Unless you like spam and hate your privacy you should want to dump net neutrality (letter)
On Friday, May 11, State Sen. Donovan wrote that the net neutrality rule should be kept in place (“Localizing net neutrality rules to Colorado”).
The net neutrality rule was imposed by the Federal Communications Commission in 2015 for the purpose of preventing internet service providers from charging different rates for carrying different types of traffic. Do you like spam (emails that you didn’t request)? Then you should like net neutrality because that is exactly what net neutrality does: It will flood you with junk emails.
The supporters of net neutrality are Microsoft, Google, Facebook, etc. These companies send out millions of bots (software programs that search the internet). The bots are used to used to update search engines and to gather information on you and me.
The search engines with the best customer information can sell advertising space at a premium, earning Microsoft, Google, Facebook, etc., lots of money. So if you like net neutrality, then you don’t like your personal privacy.
If the internet service providers charged a small fee on internet traffic, it would be an enormous charge to Microsoft and friends, since 50 percent to 60 percent of internet traffic is spam, including bots (see Statista, Skeptics and SecureList). Sen. Donovan thinks such a fee would “put our democracy and economy at risk.” I think the risk is worth it to retain my privacy and have a spam-free inbox.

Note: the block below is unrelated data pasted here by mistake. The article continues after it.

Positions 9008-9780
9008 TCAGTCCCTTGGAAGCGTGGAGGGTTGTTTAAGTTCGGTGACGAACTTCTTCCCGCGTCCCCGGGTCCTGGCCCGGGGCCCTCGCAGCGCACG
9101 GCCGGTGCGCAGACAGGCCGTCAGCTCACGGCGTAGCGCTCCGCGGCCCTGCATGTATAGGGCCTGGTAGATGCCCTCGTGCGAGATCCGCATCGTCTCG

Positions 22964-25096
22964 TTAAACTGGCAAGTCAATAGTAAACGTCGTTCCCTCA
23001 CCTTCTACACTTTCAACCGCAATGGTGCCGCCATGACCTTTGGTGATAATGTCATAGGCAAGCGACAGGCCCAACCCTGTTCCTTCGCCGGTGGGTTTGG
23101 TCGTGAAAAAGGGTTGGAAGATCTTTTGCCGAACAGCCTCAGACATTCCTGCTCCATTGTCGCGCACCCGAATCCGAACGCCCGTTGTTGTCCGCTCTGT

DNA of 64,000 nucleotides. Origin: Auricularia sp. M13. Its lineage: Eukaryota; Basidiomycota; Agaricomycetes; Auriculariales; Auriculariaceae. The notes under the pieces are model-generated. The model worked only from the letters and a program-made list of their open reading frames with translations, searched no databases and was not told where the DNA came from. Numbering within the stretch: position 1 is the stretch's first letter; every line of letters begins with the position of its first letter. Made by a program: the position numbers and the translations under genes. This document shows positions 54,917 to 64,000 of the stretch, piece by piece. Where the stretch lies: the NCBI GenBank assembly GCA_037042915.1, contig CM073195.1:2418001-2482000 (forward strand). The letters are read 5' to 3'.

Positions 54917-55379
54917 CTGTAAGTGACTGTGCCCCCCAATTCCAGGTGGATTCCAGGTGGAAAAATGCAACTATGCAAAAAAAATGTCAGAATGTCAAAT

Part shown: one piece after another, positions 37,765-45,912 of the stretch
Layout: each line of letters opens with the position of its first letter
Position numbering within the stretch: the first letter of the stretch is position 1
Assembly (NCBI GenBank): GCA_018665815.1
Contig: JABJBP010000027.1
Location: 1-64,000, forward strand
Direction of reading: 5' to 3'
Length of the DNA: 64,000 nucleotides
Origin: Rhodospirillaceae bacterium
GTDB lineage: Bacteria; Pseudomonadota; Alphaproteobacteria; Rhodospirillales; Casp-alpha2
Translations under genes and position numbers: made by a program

An additional benefit to an internet fee would be to stop all of the malicious spam that contains viruses, malware, ransom ware, phishing, etc. But if you like net neutrality, then you must like internet fraud.
How much does Microsoft like net neutrality? Well enough that during the 2016 election cycle, they contributed $7.1 million to democrats and spent $8.7 million on lobbying (see opensecrets.org). So it appears to me that Sen. Donovan is simply pumping out the party line and doesn’t really care about the true impact of the net neutrality rule.
Sen. Donovan also attempts to link net neutrality with rural health care and schools. Sorry, Senator, you are the victim of some poor advice. The Telecommunication Bill of 1996 established a funding mechanism called the Universal Service Fund, to provide low-cost broadband and telephone service for tele-medicine, libraries and schools. Subsidies range from 90 percent to 20 percent. Also, the U.S. Department of Agriculture runs a program to give grants to rural telecommunications companies to improve and expand their infrastructure.
I certainly agree with the Senator’s closing remarks that “Government should work for the people, not special interests.” Regrettably, the Senator seems to bend over backwards to please her special interests.
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